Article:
Games as frames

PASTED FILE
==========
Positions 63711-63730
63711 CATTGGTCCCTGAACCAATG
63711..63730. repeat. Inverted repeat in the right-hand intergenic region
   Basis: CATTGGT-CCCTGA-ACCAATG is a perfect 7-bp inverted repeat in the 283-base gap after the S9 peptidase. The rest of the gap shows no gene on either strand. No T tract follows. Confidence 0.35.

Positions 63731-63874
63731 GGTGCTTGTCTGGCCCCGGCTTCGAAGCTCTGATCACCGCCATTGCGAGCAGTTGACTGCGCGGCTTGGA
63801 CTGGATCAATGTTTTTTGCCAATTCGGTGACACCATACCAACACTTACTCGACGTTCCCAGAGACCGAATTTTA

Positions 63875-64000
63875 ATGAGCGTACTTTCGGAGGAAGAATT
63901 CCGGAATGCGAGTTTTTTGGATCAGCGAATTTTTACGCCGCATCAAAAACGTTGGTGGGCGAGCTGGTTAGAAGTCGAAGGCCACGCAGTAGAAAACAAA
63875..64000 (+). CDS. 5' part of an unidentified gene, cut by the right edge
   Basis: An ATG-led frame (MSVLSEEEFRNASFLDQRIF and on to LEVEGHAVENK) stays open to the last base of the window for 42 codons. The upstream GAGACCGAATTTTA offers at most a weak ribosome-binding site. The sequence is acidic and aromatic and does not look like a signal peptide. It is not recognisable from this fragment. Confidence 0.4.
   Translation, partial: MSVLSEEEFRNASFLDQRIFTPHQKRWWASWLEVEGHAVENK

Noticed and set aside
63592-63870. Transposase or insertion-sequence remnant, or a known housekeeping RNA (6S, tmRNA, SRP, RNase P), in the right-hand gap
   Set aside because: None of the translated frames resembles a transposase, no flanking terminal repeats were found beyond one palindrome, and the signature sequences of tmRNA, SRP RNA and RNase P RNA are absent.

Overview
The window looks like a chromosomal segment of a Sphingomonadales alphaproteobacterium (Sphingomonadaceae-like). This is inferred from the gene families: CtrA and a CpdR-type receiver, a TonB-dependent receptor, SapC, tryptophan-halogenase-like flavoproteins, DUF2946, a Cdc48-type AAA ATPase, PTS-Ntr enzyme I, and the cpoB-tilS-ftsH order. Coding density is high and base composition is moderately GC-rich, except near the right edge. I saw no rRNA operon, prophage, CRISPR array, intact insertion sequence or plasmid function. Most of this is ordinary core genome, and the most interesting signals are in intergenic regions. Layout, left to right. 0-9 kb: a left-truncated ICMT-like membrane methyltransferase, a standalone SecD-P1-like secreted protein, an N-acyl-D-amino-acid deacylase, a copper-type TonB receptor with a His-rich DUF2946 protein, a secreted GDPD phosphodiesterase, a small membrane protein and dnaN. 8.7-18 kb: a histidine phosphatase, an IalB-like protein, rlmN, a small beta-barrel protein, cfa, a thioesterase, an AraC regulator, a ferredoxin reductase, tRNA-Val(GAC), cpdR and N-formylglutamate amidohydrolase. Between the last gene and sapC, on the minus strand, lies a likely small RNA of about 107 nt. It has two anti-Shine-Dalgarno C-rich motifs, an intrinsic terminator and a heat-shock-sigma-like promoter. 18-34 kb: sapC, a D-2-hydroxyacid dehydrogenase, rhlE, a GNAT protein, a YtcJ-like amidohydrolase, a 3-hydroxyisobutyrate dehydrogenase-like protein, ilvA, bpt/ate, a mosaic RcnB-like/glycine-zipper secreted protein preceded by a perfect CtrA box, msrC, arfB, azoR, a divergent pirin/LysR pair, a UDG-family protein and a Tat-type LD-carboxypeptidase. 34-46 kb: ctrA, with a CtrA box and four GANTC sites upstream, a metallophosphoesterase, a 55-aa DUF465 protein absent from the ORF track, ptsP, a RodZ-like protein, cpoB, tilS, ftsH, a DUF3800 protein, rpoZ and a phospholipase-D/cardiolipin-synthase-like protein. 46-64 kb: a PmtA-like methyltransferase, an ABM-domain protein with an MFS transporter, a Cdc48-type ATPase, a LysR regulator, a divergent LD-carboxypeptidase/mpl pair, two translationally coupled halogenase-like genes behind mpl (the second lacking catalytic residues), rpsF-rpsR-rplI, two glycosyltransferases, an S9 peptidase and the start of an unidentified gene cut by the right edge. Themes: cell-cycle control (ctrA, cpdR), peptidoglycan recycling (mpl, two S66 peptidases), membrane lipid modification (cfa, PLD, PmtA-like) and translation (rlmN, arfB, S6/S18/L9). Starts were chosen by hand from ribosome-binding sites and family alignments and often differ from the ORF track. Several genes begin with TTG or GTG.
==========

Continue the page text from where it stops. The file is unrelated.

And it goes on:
We show that economic games per se can provide contextual cues and thereby impact behavior. In two laboratory experiments, we examine whether deliberating on trust games versus stag-hunt games without feedback changes cooperation behavior in a subsequent game. First, we find that subjects who play trust games without feedback hold more pessimistic beliefs about other players’ cooperation in a subsequent game than subjects who played stag-hunt games without feedback. We also observe that deliberation on trust games versus stag-hunt games accordingly affects behavior in a subsequent, unrelated game. While stag-hunt games align interests between players, trust games pose a conflict of interest between players. Such (mis-)alignments induced by the game potentially explain our findings, because they may offer cues that affect beliefs and behavior in subsequent games.